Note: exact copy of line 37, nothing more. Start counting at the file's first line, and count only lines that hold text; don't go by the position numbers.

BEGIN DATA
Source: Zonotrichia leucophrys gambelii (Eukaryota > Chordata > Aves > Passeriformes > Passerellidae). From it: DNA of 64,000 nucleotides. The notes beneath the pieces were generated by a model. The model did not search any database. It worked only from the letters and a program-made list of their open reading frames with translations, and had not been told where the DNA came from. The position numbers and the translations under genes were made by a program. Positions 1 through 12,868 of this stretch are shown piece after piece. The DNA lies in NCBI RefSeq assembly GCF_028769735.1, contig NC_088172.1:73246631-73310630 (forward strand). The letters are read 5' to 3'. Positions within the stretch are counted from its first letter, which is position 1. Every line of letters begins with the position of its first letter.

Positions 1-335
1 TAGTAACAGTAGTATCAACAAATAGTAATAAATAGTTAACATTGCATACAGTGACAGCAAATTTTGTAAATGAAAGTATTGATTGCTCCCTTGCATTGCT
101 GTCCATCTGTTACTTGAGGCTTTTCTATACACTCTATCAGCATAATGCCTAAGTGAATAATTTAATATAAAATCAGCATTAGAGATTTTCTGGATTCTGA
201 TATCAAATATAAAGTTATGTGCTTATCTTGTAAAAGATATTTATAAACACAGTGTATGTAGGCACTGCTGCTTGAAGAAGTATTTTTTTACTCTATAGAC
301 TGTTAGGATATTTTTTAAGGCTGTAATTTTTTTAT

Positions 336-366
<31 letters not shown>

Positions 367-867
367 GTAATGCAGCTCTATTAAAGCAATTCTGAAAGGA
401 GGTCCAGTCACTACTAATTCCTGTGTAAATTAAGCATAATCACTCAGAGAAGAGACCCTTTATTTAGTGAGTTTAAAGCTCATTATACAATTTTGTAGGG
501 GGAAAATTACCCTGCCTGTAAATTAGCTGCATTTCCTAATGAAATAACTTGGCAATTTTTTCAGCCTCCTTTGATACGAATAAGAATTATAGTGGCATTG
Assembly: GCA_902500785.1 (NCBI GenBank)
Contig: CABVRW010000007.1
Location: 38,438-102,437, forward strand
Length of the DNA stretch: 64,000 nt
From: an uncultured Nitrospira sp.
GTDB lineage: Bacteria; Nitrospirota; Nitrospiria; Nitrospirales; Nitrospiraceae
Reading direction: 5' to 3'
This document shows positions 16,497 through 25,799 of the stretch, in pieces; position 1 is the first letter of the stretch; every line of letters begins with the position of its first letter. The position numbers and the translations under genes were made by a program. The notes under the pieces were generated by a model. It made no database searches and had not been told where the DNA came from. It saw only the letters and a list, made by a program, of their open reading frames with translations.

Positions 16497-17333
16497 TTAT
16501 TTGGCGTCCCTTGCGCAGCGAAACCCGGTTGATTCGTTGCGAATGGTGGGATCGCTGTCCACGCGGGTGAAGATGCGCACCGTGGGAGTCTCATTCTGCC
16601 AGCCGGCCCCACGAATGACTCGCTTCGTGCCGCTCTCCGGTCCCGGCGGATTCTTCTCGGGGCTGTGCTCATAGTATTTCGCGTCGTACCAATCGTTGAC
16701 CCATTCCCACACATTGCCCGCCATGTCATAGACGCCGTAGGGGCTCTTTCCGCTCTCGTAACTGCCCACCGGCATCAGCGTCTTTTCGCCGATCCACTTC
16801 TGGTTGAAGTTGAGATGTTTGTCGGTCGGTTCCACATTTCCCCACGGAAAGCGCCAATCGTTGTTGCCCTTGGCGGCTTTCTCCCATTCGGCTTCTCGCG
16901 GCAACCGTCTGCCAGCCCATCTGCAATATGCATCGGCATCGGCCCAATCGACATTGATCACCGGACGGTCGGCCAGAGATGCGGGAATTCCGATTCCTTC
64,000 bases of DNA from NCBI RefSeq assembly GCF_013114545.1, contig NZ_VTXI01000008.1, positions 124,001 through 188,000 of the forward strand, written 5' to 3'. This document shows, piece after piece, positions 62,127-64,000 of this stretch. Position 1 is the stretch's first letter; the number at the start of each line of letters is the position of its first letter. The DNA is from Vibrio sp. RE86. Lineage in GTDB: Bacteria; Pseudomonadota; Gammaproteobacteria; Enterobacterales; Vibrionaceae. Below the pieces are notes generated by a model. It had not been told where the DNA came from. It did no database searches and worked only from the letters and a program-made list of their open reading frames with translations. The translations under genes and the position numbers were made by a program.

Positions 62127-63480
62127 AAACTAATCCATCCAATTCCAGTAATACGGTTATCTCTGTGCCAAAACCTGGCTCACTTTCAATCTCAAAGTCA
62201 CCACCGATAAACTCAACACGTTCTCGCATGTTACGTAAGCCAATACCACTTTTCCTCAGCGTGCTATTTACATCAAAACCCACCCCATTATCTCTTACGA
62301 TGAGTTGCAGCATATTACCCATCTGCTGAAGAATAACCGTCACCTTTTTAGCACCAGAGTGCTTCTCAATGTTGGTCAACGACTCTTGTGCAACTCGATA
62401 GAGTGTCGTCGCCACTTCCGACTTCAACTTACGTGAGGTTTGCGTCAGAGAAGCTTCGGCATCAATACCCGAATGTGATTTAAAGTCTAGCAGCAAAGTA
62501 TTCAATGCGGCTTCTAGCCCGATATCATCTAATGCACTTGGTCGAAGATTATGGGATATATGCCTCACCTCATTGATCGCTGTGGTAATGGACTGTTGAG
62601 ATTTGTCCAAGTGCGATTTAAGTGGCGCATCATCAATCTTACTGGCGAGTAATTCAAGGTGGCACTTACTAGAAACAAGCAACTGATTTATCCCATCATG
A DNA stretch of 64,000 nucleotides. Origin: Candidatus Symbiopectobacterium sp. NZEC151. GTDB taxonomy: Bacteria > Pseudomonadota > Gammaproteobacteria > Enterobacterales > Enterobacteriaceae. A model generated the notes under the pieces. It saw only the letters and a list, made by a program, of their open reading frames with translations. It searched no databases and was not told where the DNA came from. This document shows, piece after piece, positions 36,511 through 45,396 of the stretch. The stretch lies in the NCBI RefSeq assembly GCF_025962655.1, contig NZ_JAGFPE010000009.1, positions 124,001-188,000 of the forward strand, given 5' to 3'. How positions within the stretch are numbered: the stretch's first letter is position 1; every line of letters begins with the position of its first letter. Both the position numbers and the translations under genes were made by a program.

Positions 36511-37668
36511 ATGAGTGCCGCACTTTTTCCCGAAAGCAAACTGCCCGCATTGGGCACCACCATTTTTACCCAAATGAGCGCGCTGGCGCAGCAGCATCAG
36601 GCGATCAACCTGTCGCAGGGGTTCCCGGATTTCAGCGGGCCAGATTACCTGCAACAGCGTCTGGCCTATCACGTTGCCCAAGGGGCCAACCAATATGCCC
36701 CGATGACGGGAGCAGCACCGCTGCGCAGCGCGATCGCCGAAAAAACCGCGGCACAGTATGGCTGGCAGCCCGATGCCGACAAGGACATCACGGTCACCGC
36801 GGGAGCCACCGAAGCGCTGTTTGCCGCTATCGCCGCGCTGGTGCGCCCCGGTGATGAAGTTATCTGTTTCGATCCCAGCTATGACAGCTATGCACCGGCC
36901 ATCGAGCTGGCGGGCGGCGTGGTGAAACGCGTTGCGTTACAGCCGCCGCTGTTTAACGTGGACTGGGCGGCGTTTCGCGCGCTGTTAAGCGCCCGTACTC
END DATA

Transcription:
Positions 36511-37668